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important point of leverage. now to expect to hear that hot issue at the hearing today. secretary kerry standing by the deal that he and his team helped to broker. he says while he recognizes there are some that have concern that the u.s. and its allies are getting the wool pulled over their's he stands by what will happen next. >> let me say to you very simply, i have spent almost 30 years in the senate. i chaired the foreign relations committee. i understand military insecurity issues, and i understand the fundamental basics of -- as does the president and most of the people around us -- what is necessary for a nation to prove it has a peaceful nuclear program. >> dell expect to hear tough questions both from republicans
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and democrats. secretary kerry is not going to get andy ride from democrats at this hearing. >> there are rare world implications for what happens in congress. what is at stake? >> absolutely. secretary kerry says if they oppose the sanctions, it sends the message that the united states isn't serious. yesterday reporters were told that even some sanctions that wouldn't kick in for six months after this interim agreement period could harm the fundamentals of what is going forward. a couple of senators are working on a bill that we expect to drop today and be made public. democrats and republicans trying to work together to impose sanctions if iran doesn't make progress. but secretary kerry will push back on that today at this hearing. >> libby casey thank you very
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much. also in washington the pressure is on for congress to end the year on a productive note. there is a laundry list of issues they need to tackle before leaving for christmas. millions of americans could be facing a cut in their food stamps if the farm bill doesn't pass. mike where do things stand specifically with the farm bill in >> you are right. a much higher price for a gallon of milk. it's the lower-income americans who have the most to lose or gain. you might look at a farm bill and say this must be the most mundane policy in history. but it has real consequences. billions of dollars in this subsidies go to farmers every year, most of them to big farms not the family farmer at all. and billionaires are getting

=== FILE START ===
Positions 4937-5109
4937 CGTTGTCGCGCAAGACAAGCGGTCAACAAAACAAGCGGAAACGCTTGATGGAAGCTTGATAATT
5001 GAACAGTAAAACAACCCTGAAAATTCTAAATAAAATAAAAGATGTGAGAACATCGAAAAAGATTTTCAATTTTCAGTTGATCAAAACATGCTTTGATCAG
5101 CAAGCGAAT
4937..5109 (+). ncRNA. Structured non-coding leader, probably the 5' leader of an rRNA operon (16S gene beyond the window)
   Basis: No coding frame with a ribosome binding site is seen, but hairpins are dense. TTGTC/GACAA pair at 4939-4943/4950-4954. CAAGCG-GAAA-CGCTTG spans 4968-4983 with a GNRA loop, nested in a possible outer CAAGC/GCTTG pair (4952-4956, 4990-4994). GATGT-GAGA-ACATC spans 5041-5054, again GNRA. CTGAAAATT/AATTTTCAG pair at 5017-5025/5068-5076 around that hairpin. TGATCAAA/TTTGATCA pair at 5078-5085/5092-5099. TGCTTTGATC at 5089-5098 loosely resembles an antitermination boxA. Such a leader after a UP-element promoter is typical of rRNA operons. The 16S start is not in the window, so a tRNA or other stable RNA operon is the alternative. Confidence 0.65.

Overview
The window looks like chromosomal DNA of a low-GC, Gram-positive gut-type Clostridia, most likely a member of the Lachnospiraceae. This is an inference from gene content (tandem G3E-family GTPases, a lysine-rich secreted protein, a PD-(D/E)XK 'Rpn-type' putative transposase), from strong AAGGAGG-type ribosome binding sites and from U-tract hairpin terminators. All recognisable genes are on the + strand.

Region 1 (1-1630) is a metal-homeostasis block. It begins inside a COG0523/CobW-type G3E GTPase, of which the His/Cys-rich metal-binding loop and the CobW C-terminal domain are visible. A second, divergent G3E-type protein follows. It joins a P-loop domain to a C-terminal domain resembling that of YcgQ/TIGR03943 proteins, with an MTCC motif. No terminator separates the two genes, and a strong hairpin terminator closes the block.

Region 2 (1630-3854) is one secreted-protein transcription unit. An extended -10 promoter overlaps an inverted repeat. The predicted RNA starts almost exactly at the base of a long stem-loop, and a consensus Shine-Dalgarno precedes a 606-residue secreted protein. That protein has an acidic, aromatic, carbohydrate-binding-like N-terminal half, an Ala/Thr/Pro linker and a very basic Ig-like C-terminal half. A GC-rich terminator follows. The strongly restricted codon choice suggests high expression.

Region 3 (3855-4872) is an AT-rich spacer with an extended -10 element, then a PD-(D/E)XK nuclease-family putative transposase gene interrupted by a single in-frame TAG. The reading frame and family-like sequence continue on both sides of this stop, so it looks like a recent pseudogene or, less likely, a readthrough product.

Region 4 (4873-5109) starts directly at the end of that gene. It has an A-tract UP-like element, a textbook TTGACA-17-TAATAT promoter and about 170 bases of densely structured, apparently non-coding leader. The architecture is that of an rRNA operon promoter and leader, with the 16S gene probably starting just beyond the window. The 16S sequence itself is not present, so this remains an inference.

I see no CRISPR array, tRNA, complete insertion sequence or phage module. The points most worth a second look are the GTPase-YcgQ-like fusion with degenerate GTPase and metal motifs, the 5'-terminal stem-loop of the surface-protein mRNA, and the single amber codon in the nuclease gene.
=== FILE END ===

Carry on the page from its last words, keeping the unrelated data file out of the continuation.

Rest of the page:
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subsidies. paul allen of microsoft, and penny pritzker who is a democratic fund-raising rain maker and billionaire in her own right. and there are big concerns about the crop insurance program. they say that is wasteful as well. you have tea party and fiscal conservatives who say it is too liberal, as well as liberals who say the cuts are so dire. >> mike, if this bill doesn't get done people with food stamps it seems are going to get hit hard and get hit hard right before the holidays. >> and it is lower-income americans who will bare the brunt of this.
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both of the versions cut the food stamp program. the senate does it much more lightly, the house much more substantially. they cannot agree -- and so what happens? you have -- you have people on both sides on the left and on the right who can'ting a -- can't agree. there is a watchdog groups who are very critical. let's listen to this. >> there are ore ways that the government ends up elevating the price of crops through price supports. there are price supports in the farm bill where the government is guaranteeing a certain price for each crop, so if the market for whatever reason doesn't give you that price, then we step in and directly pay producers a higher amount of money. >> the taxpayer steps in. billions and billions of dollars